Jan 9, 1931 San Diego Sun, "David's House Waits for Owner." A reporter asked Rutherford how he thought those ancient men would look and he replied he thought they would arrive in frock coats, high hats, canes and spats!
Perhaps due to the embarrassment of such a ridiculous statement, a year later in 1932, the booklet, "What You Need" showed an illustration of those old prophets in ancient garb. It wasn't the first time JFR would stick his foot in his mouth. Nor was it the last.
This same newspaper article stated that in the garage, "stands a new, yellow 16-cylinder coupe which will be turned over to the rulers along with all the personal property of the place."
This was a car which could only be afforded by the ultra-rich in the early 1930's.
In discussing this particular car, "Special Interest Autos #92, April 1986, page 21 states," Naturally, it was the very rich -- and often as not, the famous -- who made up the limited clientele of the V-16. Among the owners of the first generation cars was Al Jolson... Robert Montgomery... Marlene Dietrich..." (And of course, Joseph Franklin Rutherford, the "humble" servant and personal spokesman of Almighty Jehovah God Himself.)
A 1931 Ford cost about $600.00. The Cadillac just mentioned cost between $5,400.00 and $9,200.00 depending upon style. This means Rutherford's Cadillac cost between NINE and FIFTEEN times as much as a regular new card in its day. That car cost much more than many nice houses of the day.
Oh, by the way, Rutherford had TWO of these cars. The other one was a convertible sedan kept for his personal use in Brooklyn.
Beth-Sarim is Shamelessly Promoted at the Same Time "A People For His Name" are Christened
Most dubs remotely familiar with their history are aware of the noteworthy 1931 Columbus, Ohio convention. This was the convention where the very night before he was to deliver a keynote speech, Da Judge had an "inspiration" to create a new name for his pet religion. That name was, of course, "Jehovah's Witnesses" and he dubbed them (no pun intended) with that very name the next day. What most Jehovah's Witnesses do NOT know is that during that same convention Jehovah's Witnesses at that convention circulated a newsletter produced by the Society called the "Messenger." In both the July 25th and July 30th editions of this newsletter were pictures and articles all dealing with Beth-Sarim and what its REAL purpose was supposed to have been.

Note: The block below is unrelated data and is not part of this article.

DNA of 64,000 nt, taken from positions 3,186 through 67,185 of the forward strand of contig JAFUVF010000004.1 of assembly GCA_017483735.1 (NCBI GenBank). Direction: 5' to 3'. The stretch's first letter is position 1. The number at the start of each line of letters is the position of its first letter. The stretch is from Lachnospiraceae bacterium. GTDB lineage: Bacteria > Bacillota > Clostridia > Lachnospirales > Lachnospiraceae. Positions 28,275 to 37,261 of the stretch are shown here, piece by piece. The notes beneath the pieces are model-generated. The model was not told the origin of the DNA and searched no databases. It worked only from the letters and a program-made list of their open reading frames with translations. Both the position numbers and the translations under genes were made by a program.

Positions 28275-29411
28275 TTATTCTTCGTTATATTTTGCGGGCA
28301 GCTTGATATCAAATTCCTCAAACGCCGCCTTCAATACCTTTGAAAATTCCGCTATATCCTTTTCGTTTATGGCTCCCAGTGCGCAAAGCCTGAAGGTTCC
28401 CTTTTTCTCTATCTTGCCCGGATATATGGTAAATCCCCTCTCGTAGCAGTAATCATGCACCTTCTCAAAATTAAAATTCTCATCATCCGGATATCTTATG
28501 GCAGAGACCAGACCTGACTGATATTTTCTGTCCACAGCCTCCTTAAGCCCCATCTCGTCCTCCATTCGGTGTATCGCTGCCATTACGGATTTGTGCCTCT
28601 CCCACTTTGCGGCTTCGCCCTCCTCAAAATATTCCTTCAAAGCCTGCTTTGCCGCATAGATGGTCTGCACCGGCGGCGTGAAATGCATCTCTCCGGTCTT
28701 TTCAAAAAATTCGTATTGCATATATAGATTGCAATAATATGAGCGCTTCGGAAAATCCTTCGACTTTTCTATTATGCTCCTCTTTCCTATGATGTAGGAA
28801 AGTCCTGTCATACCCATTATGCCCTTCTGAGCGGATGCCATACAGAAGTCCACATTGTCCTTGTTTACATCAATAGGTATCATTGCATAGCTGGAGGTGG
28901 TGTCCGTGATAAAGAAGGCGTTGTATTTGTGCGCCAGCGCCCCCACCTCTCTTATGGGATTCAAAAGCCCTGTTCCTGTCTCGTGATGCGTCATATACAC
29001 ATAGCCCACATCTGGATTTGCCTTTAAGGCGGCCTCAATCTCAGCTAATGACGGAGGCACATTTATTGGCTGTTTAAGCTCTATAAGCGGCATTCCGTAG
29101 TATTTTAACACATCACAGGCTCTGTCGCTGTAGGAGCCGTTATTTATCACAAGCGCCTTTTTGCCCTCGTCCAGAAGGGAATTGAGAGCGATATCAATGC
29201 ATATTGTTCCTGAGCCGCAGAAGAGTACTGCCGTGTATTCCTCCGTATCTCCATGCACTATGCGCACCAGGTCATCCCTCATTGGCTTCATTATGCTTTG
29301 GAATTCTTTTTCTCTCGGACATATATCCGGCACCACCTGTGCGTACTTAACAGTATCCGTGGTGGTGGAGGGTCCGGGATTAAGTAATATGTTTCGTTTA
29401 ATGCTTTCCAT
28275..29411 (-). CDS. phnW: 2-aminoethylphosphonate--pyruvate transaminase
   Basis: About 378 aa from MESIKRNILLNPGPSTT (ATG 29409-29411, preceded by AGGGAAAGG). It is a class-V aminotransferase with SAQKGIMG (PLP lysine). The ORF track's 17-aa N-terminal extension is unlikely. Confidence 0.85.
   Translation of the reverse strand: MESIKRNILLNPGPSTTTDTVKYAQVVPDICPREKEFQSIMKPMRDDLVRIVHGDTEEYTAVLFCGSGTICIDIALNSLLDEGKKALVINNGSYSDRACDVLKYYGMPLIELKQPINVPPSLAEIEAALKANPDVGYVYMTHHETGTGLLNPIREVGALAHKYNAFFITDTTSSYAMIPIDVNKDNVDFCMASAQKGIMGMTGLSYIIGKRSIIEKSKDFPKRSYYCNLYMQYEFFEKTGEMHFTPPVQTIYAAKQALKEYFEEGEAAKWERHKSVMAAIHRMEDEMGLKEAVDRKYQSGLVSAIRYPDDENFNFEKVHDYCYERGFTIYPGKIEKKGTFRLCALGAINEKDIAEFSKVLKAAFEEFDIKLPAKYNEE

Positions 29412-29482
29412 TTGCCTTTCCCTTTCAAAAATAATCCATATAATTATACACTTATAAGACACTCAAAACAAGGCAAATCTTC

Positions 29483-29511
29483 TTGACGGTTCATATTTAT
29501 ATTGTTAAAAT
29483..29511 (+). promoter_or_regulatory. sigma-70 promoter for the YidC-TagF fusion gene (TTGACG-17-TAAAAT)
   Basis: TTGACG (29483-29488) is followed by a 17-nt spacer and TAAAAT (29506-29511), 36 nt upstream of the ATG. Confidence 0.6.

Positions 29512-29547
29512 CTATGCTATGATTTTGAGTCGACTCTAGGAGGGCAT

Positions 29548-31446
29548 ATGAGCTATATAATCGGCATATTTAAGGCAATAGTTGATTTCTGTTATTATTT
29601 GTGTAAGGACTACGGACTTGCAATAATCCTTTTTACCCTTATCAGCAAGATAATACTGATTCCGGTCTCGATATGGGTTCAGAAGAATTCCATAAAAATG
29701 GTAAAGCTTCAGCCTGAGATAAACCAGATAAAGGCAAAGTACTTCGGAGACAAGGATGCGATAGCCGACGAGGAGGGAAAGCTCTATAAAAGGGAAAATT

The Messenger called it "Beth-Sarim -- Much Talked About House." (For some strange reason the new motto is, "Beth-Sarim, The Embarrassment that We Hope No One Talks About Again.")
One picture of this mansion had as its caption, "Do You Think David Will Like It?"
The Trail of Lies and Cover-Ups Begins
Originally, the society stated that Beth-Sarim was constructed for one single purpose: to be a place of residence for those faithful "ancient worthies" like Abraham, Enoch, David, et. al.
Even as late as 1942, William Heath, Jr., a confidant of Rutherford and live-in caretaker of the Beth-Shan mansion stated this before the San Diego Planning Commission, " (the Beth-Shan mansion) property cannot be sold because it is held in trust for the ancient Witnesses, Abraham, Isaac, Jacob et al.,... As a consequence, it is impossible that this property will ever be sold to anyone else..."
(Beth-Shan was quietly sold three years later.)
Similar statements were made with regards to Beth-Sarim. In answer to the question, "Will Beth-Sarim be held for the perpetual use of the Lord's people and the "princes?", this reply was given, "... When David and Joseph or some of the other ancient worthies return they will have it..." "The title to that house is in the Society, and is held in trust for the perpetual use of God's faithful ones." -- Golden Age, March 19, 1930, p. 406, 1931 Yearbook, p. 36.
In 1942, this same song was again being sung by Heath about Beth-Sarim, "Further proof that these princes will shortly take office upon earth as perfect men is found in the prophecy of Daniel... and we may expect to see Daniel and the other mentioned princes any day now!"